What do I say, and where do I even begin…
I got to view this film a few months back or so, and was completely floored. I work with the erdkinder (‘earth children’ – adolescents in Montessoriese) in the school, some of them have actually made ‘shorts‘ (films of circa 3 min duration) and so I thought, may be they would actually appreciate ‘The Fall,’ at least from the perspective of technical excellence, considering the fact that, otherwise they routinely get dished out (no, not in the school) only soapy, syruppy, sick and maudlin films of the likes of ‘Taare Zameen Par’ and ‘Wrong day Besan Tea.’
… And yes, I am glad to say that they were also dazzled by this labour of love of Tarsem (Singh Dhabdwar) and surprisingly (to me, that is) they understood a few nuances in the film too! This reinforces my long held conviction that, given half a chance and a bouquet of choices, children intuitively, instinctively and irresistibly are drawn towards excellence, be it music or film or book or ideas or life, whatever – hence this post.
The story line of ‘The Fall’ is simple, but is very intelligently & poetically doneup: A little girl Alexandria (Catinca Untaru) and a Hollywood stuntman Roy Walker (Lee Pace) are recovering together from their respective falls, in a hospital. Roy has been recently jilted by his lady love and feels that life is hopelessly dreary, as he is bedridden with no immediate scope for recovery and therefore it is going to be a longtime, if at all, before he can do any stunt again.
The little girl (read: magic) is befriended by Roy, as she is ‘required’ by him to get some Morphine pills so that he can commit suicide, thusly ending his agony. He starts telling her a story about his life couched as a few desparadoes grouping together, out to take a revenge on one Odious (‘Spanish Governor ‘) who had earlier, wronged them all, in one way or the other…
What follows is a stunningly magical storyline narrated by Roy, exquisitely and vividly visualized by Alexandria. Full of breathless landscapes – sand dunes, bald mountains, butterfly island, underwater shots of a swimming elephant, blue-blue-blue city (Jodhpur), reservoir with geometical explorations (much like MC Escher’s recursive themes), labyrinth (actually it looked like one of the observatories of yesteryears in India – Jantar Mantar) etc etc… There is no computer generated graphics gimmickry stupidity, whatsoever. Only real shots of real things.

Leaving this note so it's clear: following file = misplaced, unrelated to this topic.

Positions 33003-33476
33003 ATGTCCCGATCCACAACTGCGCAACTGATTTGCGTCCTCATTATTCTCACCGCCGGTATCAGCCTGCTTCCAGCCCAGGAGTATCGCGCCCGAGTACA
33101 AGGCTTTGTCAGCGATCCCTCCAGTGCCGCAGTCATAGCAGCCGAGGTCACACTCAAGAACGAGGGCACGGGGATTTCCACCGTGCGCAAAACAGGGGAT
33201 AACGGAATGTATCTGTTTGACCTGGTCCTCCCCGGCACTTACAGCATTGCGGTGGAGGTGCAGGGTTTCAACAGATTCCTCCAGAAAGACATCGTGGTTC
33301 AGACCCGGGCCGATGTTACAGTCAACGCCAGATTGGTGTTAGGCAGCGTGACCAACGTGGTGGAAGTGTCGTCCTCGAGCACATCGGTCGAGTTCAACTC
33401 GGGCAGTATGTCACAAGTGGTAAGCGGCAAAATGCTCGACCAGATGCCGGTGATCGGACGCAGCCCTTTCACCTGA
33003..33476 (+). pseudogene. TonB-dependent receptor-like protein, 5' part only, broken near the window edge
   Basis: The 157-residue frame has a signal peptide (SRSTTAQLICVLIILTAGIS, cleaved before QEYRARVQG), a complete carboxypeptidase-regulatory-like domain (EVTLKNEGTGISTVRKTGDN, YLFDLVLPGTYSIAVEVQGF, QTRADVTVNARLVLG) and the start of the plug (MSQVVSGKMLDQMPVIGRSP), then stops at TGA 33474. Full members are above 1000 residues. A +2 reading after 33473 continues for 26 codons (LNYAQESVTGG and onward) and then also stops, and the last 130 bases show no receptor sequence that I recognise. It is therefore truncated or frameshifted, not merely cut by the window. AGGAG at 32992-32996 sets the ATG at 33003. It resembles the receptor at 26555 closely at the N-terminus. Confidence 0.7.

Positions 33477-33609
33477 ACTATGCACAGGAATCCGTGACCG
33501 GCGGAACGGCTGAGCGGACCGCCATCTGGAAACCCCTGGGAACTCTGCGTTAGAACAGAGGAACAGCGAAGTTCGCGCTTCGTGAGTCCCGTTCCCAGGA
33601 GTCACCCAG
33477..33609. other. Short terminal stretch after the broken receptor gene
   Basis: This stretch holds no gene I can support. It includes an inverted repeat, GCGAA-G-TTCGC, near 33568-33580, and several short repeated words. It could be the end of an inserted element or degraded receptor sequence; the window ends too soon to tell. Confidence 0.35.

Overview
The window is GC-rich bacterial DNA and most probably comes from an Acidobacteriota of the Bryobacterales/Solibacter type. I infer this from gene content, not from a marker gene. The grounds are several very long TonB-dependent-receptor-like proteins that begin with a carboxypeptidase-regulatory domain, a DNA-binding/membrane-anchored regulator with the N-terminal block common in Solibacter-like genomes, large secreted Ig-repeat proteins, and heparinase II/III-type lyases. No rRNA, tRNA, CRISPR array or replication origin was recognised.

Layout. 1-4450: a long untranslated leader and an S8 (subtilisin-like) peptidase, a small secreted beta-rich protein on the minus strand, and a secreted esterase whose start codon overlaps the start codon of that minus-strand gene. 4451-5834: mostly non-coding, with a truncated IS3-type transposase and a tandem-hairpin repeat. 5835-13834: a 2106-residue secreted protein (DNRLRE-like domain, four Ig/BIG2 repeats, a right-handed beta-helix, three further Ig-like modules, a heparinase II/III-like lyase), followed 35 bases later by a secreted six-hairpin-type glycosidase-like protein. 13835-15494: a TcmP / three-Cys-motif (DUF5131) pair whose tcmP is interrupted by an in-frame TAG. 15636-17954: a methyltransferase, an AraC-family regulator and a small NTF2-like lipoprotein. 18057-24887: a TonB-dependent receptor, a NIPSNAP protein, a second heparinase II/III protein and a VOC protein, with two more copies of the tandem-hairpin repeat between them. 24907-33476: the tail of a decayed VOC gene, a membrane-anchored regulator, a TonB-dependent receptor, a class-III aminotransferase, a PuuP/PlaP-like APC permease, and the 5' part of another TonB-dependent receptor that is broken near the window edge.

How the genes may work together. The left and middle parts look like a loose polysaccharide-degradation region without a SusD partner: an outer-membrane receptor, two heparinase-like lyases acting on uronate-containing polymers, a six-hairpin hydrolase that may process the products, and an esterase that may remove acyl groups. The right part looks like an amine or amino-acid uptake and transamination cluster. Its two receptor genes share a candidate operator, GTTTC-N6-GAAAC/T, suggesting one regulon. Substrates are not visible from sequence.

When the storyline becomes bleak, Alexandria intervenes, gets into the story and starts steering the story towards a relatively cheerful direction/finale. And the magic lantern shines on… Lovely!
Tarsem captures the indefatigable spirit and endless hope of the child with his trademark stunning visuals & incredible costumes – and seamlessly weaves them together – it is pure magic. It is hard to believe that many of the visuals framed by him are popular Indian (and firangee) tourist destinations – as Tarsem has successfully distilled the magic out of locations, out of the boringly familiar terrains and distracting environments. Amazing.
Editing and sound mixing were of the finest kind too – especially the technique of fading voices and lingering dialogues when the story within the story recursively takes over from the main story. It very nicely introduces us to the dreamy world of the child (even as Roy tells the story) while, pointers suddenly become values and values, pointers – if I may be pardoned about using a little bit of a parallel in computing science.
I have never known any other film that has used the splendid allegretto of the 7th Symphony (of Beethoven) – that is in ABSOLUTE sync with the mood of the film. And as suspected by me, the music/rendering is by the inimitable and grand Bulgarian Symphony Orchestra; to be honest, in more ways than one, the collapse of the ‘Warsaw Pact’ or the iron curtain has been a great thing to happen. How else could one have been fortunate enough to listen to such perfectly rendered musical pieces?
The Fall (Opening Titles – background score: aforesaid allegretto): https://www.youtube.com/watch?v=QhARR-zmTCE
You know what? Life is actually worth living. :-)
There is quite a bit of humour, intelligent ones at that, in the film too… Darwin’s pet monkey is named Wallace (probably alluding to the Alfred R Wallace, the much forgotten co-discoverer of the theory of natural selection) and the Indian living in a wigwam (visualized by Alexandria as a palace in India) and having a squaw (visualized as an Indian girl) – the cute interplay of the culture of American Indians and Indian Indians…
I really, really wish that the fantastic Tarsem would make a film out of The Last Samurai of Helen Dewitt! Honest.
This incredible capability of transforming the real into surreal, is Tarsem’s magic and I guess The Last Samurai will be in very good hands…
I strongly recommend that all you folks view and savour ‘The Fall.’ Never mind the sensationalist Blimeyhog Billionaire and the asinine Shamedog Sillyonaire. (actually I haven’t seen the recent winner of n Oscar awards, but then…)
Yes. Like all great films, ‘The Fall’ too is not likely to hit the Indian theatres or multiplexus… But if you do want to view it at your homes, you know who to ask.
BTW, do we know that we have amidst our school parents, the director of an olde tamil documentary ‘Kutti Jappanil Kuzhandaigal’ (roughly translating to: Children in ‘little Japan’) – a poignant & activist documentary on child labour in Sivakasi, that probably was made more than two decades back?
JournalEntry# February 27, 2009